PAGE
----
A well-known disc jockey, Casey Kasem, said, "They were the best band I ever hired". Kasem filled a regular slot on KRLA AM top forty radio in the 1960s and promoted concerts and dances at the time[1]

Thee Midniters continue to be impressive with a combination of original and new members and will appear in Raven Productions' PBS pledge break special "Trini Lopez presents the Legends of Latin Rock," along with El Chicano, Tierra and Gregg Rolie (of Santana and Journey fame) in the spring of 2009.

Band members[edit]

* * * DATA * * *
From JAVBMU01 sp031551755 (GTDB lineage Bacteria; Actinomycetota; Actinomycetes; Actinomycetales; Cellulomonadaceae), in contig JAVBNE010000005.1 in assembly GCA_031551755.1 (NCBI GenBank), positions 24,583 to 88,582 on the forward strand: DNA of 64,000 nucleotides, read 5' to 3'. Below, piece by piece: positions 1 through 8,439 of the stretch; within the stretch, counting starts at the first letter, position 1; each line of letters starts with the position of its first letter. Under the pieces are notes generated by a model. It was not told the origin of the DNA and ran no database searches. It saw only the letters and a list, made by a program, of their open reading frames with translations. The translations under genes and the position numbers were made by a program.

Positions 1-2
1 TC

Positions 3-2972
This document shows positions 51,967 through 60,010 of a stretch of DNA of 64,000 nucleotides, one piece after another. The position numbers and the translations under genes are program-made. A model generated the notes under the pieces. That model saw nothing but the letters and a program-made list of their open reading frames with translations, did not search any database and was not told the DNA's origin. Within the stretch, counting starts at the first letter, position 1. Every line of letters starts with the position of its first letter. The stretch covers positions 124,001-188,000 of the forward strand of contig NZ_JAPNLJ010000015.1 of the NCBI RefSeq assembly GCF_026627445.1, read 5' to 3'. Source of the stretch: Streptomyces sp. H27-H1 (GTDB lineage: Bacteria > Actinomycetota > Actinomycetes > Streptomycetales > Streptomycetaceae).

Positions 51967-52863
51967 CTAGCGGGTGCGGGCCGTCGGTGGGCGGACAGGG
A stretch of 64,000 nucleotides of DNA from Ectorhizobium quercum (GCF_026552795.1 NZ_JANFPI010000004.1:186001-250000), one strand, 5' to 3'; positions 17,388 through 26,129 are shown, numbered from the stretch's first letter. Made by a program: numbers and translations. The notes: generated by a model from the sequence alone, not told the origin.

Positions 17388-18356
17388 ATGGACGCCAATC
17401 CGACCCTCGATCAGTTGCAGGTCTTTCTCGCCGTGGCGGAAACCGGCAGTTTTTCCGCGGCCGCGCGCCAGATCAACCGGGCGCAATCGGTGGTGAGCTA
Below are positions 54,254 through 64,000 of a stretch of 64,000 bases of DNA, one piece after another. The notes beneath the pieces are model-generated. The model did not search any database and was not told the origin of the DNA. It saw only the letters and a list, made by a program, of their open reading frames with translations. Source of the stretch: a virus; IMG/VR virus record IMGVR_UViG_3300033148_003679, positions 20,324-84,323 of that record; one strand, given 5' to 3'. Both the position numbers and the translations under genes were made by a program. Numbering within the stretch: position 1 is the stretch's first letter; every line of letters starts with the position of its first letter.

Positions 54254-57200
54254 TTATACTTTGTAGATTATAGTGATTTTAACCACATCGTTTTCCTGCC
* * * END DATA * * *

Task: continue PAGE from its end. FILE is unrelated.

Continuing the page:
Thee Midniters were an East LA band. For a brief period of time the lead singer for the group was Little Ray aka Ray Jimenez. In 1964, Jimenez left the group.[2][3] Willie Garcia, a.k.a. "Little Willie G.", was the lead singer. "Willie G. was one of the most soulful Latin persons I ever heard," said the singer Brenton Wood. "He could really deliver a sermon, and he had a lot of feeling in his vocals."[citation needed] Garcia took obscure soul ballads such as "The Town I Live In" or "Giving Up On Love" and made them more beautiful by his own special delivery. After many years away from the band, Garcia returned in the 1990s. Lead guitarist was George Dominguez, whose forte was blues rock. Cesar Rosas, later to gain fame as one of the leaders of Los Lobos, would stare at George on stage to see how Thee Midniters' guitarist played leads and riffs that Rosas could not figure out on his own.[1]